2.0 causes animations to run at twice their original speed and thereby finish in half the time. This property affects not only the layer for which it is set but also for that layer’s sublayers. Such changes are multiplicative too. If both a sublayer and its superlayer have a speed of
2.0, animations on the sublayer run at four times their original speed.
Most other layer changes affect any contained sublayers in predictable ways. For example, applying a rotation transform to a layer rotates that layer and all of its sublayers. Similarly, changing a layer’s opacity changes the opacity of its sublayers. Changes to the size of a layer follow the rules for layout that are described in Adjusting the Layout of Your Layer Hierarchies.
Adjusting the Layout of Your Layer Hierarchies
Core Animation supports several options for adjusting the size and position of sublayers in response to changes to their superlayer. In iOS, the pervasive use of layer-backed views makes the creation of layer hierarchies less important; only manual layout updates are supported. For OS X, several other options are available that make it easier to manage your layer hierarchies.
Layer-level layout is only relevant if you are building layer hierarchies using standalone layer objects you created. If your app’s layers are all associated with views, use the view-based layout support to update the size and position of your views in response to changes.
Using Constraints to Manage Your Layer Hierarchies in OS X
Constraints let you specify the position and size of a layer using a set of detailed relationships between the layer and its superlayer or sibling layers. Defining constraints requires the following steps:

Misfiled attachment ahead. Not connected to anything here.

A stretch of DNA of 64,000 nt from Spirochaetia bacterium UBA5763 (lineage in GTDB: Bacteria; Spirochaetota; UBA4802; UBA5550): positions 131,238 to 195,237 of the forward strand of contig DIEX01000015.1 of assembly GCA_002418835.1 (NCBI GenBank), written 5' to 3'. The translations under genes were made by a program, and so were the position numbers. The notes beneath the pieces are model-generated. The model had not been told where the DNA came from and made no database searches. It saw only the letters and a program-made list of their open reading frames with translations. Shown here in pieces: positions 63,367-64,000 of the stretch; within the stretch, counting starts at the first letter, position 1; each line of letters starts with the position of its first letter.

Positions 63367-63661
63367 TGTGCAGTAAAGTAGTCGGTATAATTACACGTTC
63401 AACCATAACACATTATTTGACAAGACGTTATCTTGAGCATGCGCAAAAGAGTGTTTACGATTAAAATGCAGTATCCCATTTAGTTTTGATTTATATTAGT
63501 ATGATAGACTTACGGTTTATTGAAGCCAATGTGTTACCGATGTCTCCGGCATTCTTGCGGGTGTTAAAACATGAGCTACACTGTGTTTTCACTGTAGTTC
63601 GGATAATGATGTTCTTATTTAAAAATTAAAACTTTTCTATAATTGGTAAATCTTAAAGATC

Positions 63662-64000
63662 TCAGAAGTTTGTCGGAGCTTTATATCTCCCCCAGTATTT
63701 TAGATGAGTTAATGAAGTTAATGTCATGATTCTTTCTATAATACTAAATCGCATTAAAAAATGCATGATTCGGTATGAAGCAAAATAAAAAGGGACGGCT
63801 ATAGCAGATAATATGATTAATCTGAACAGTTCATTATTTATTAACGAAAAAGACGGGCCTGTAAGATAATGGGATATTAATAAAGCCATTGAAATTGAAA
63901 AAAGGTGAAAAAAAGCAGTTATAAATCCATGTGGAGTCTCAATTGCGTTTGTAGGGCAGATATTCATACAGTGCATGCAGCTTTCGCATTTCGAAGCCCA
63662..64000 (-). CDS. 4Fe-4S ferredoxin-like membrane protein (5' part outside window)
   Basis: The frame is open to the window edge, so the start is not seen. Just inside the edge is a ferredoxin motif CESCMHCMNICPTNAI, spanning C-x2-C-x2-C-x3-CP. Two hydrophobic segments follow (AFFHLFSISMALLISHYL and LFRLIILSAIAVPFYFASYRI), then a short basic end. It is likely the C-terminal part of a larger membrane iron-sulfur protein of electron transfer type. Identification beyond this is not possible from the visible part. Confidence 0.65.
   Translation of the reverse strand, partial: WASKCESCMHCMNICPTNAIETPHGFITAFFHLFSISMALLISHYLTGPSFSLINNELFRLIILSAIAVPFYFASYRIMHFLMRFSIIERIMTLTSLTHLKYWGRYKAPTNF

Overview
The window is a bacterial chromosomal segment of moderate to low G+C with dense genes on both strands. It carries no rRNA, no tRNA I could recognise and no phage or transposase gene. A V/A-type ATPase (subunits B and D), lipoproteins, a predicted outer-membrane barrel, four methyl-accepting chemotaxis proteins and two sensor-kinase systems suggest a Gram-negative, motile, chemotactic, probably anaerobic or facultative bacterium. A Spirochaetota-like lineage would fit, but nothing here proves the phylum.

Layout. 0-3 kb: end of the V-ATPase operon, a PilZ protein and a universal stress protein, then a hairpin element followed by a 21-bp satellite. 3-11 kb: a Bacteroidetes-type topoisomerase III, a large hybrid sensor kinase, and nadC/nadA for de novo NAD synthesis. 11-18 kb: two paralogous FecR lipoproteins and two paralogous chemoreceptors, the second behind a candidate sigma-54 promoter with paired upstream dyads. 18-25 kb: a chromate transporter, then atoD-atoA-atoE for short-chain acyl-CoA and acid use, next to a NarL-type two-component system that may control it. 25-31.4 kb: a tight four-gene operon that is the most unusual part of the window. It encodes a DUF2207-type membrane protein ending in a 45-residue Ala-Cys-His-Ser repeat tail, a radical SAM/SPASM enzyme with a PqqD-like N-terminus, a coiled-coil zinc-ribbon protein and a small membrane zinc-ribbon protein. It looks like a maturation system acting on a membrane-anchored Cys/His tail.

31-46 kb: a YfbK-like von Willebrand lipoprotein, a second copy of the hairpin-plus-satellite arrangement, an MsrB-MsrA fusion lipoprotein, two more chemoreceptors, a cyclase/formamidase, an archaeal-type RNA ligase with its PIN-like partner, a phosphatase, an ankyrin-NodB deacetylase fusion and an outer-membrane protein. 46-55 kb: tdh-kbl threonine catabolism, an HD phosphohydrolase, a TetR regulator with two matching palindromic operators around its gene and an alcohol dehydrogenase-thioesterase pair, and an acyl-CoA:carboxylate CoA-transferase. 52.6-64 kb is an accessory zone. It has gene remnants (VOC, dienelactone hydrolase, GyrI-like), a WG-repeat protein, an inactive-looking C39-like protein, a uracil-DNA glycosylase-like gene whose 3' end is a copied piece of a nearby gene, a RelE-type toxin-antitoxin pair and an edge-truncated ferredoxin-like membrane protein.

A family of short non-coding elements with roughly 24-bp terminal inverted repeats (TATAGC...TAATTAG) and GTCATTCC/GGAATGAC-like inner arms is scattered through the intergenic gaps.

Create one or more
CAConstraintobjects. Use those objects to define the constraint parameters.
Add your constraint objects to the layer whose attributes they modify.
Retrieve the shared
CAConstraintLayoutManagerobject and assign to the immediate superlayer.
Figure 4-1 shows the attributes that you can use to define a constraint and the aspect of the layer that they impact. You can use constraints to change the position the layer based on the position of its edges of midpoints relative to another layer. You can also use them to change the size of the layer. The changes you make can be proportional to the superlayer or relative to another layer. You can even add a scaling factor or constant to the resulting change. This extra flexibility makes it possible to control a layer’s size and position very precisely using a simple set of rules.
Each constraint object encapsulates one geometry relationship between two layers along the same axis. A maximum of two constraint objects may be assigned to each axis and it is those two constraints that determine which attribute is changeable. For example, if you specify constraints for the left and right edge of the layer, the size of the layer changes. If you specify constraints for the left edge and width of the layer, the location of the layer’s right edge changes. If you specify a single constraint for one of the layer’s edges, Core Animation creates an implicit constraint that keeps the size of the layer fixed in the given dimension.
When creating constraints, you must always specify three pieces of information:
The aspect of the layer that you want to constrain
The layer to use as a reference
The aspect of the reference layer to use in the comparison